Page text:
There aren’t many names as sizzling in country music these days as the one-word moniker: Hardy. Whether he’s country-crooning his heart out about what “one beer” can do to the rest of a life, or how he will out “redneck” you any day of the week, Hardy is a catchy, memorable, and prolific songwriter.
He’s also the musical papa to the Hixtape series, which is now amidst celebrating its second installment. The first volume featured a number of standout artists (hello: Keith Urban) and volume 2, which is out today (Dec. 10) in full, after Hardy began releasing it track-by-track in September, has even more big names and even more tracks than the first.
American Songwriter caught up with the songwriter, performer, and now A&R man for the Hixtape series to ask Hardy about his origins in music, what he loves most about the craft of songwriting, and how Hixtape will continue to grow in the future.
American Songwriter: When did you first find music, when did it enter your life in a significant way as a young person?
Hardy: When I was about 5 years old, my dad played me—he had a cassette and he played me Pearl Jam. The record that had “Alive” on it, Ten. And it was like something out of a movie. I heard it and at that moment, I fell in love with music. Really, growing up, I became obsessed with rock ‘n’ roll. And when I got older, and I became a teenager, I started listening to Eric Church, Brad Paisley, and guys who had really great songs that resonated with me as a person and as a small-town kid. That’s kind of when I fell in love with songwriting and the craft of lyrics. From an early age, I was obsessed, to a fault almost, with music.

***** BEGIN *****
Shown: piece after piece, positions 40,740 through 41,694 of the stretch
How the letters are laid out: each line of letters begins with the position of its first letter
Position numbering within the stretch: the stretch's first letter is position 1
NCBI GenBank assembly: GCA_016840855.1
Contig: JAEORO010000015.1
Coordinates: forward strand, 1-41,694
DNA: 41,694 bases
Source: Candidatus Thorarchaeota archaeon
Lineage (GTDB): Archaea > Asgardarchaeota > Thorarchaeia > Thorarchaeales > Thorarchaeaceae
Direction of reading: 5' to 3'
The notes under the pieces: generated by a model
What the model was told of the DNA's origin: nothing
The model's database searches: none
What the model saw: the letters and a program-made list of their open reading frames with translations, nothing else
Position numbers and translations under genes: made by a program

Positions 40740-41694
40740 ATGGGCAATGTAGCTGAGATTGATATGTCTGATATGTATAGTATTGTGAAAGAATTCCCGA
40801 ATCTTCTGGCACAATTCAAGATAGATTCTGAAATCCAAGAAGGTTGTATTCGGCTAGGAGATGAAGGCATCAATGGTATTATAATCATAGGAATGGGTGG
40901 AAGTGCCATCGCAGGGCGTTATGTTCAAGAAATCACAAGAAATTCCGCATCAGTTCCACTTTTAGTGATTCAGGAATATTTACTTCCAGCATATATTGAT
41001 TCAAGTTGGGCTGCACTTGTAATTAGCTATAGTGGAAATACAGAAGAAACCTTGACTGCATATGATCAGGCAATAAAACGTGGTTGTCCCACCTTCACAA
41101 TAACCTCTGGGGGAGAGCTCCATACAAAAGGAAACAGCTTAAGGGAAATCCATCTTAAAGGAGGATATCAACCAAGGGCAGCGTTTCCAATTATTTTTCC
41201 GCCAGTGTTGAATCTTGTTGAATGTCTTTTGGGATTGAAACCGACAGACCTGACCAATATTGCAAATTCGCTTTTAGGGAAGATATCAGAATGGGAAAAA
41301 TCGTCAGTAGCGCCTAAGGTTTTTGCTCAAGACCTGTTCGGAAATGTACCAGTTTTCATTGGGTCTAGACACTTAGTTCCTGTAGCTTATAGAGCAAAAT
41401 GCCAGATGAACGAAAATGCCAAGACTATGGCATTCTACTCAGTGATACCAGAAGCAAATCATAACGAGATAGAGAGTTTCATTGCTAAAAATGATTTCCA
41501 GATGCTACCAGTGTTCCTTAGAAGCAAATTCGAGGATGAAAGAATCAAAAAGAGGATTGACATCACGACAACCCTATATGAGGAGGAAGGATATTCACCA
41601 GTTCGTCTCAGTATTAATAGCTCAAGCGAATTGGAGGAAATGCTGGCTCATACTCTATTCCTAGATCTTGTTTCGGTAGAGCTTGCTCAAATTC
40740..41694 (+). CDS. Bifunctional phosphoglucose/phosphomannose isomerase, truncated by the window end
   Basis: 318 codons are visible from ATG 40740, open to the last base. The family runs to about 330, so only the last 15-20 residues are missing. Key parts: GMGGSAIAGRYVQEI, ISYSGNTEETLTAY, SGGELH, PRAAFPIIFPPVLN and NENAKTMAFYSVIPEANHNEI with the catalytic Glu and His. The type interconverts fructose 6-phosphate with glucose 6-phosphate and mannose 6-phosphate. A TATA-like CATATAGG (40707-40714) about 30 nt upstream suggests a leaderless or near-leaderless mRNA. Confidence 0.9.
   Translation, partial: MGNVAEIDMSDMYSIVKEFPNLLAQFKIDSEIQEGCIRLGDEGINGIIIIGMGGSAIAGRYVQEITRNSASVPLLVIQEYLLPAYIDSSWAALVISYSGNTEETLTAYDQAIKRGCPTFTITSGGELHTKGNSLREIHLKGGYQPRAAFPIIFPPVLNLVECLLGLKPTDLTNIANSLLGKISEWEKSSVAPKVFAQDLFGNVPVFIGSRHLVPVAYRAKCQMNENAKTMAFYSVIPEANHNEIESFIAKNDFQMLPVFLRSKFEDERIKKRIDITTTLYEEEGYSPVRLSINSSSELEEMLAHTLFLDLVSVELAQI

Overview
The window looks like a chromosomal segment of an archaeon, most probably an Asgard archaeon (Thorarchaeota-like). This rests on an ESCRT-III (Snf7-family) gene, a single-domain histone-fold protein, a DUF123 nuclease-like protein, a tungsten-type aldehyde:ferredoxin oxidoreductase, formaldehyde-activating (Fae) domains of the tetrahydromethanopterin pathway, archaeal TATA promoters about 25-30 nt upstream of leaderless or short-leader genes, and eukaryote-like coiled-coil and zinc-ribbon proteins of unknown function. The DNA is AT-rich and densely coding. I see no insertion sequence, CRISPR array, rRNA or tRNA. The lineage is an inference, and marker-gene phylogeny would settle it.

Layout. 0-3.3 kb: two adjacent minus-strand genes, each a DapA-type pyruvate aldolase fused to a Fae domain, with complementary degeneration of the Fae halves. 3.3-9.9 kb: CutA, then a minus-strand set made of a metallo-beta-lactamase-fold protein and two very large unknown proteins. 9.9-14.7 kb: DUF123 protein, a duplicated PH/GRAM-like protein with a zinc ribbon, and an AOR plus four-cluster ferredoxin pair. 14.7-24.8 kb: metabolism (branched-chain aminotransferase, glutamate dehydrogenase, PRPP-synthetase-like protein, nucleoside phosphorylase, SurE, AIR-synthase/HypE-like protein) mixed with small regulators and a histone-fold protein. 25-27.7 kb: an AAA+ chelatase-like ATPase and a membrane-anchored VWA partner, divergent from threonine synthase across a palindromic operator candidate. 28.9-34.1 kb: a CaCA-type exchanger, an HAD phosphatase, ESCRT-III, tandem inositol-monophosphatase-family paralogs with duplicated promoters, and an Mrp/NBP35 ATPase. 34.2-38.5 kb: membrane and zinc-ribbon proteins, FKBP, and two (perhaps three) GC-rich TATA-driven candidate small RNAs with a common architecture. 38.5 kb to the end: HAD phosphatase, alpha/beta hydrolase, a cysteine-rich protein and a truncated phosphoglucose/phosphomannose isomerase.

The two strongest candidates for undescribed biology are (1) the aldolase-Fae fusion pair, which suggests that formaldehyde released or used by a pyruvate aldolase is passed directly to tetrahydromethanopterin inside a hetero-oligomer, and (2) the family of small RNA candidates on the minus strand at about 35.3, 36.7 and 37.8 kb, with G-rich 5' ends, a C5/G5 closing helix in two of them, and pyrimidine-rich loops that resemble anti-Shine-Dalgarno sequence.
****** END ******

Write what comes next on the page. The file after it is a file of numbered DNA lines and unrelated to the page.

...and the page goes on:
AS: How did you get better at that craft? I know you have a degree in songwriting today from Middle Tennessee State. But even before then and through then, how did you get good?
Hardy: You know, truly, practice makes perfect. Honestly, listening to songs that my heroes have written. Songs on the radio. It just takes time. There are people—you look at some people and the first song they ever wrote was this and that and it’s beautiful and it’s great. But it took a little time for me. The more life you live, the more life you’ve experienced, I think allows you to get deeper within yourself when you’re writing a song. But it just took a lot of time and a lot of practice.
AS: I like how you just said go deeper within yourself because it does seem that the best songs, the ones that have the widest appeal, are often the ones that are most personal.
AS: You’re from Mississippi and you moved to Nashville. I’m sure you could write a book about both, but what would you like to say here about how either or both have influenced you and your songwriting sensibilities?
Hardy: As far as influences, my hometown is my biggest influence. Every time—if I’m writing a lifestyle song or even if it’s the bro-country riding around in a truck with a girl, you know, all that stuff, man, I grew up doing all of that. So, I owe everything to my hometown for the way that I write songs and the pictures that I paint. I just decided one day, more or less, to move to Nashville and do the thing and I guess in a way Nashville has influenced me through hearing other songwriters.
Even going to—in Nashville, there are things called a Writer’s Round, which I’m sure you’re probably familiar with. Where four or five guys, hit songwriters, will sit in a row and play the hits that they’ve written. I went to a lot of those when I first came to town. I heard a lot of amazing songs. I heard a lot of ways that songs were written. So that really influenced me a lot, more than anything, being in Nashville. Not even hearing the artist singing songs as much as just hearing songwriter songs and learning how to write songs.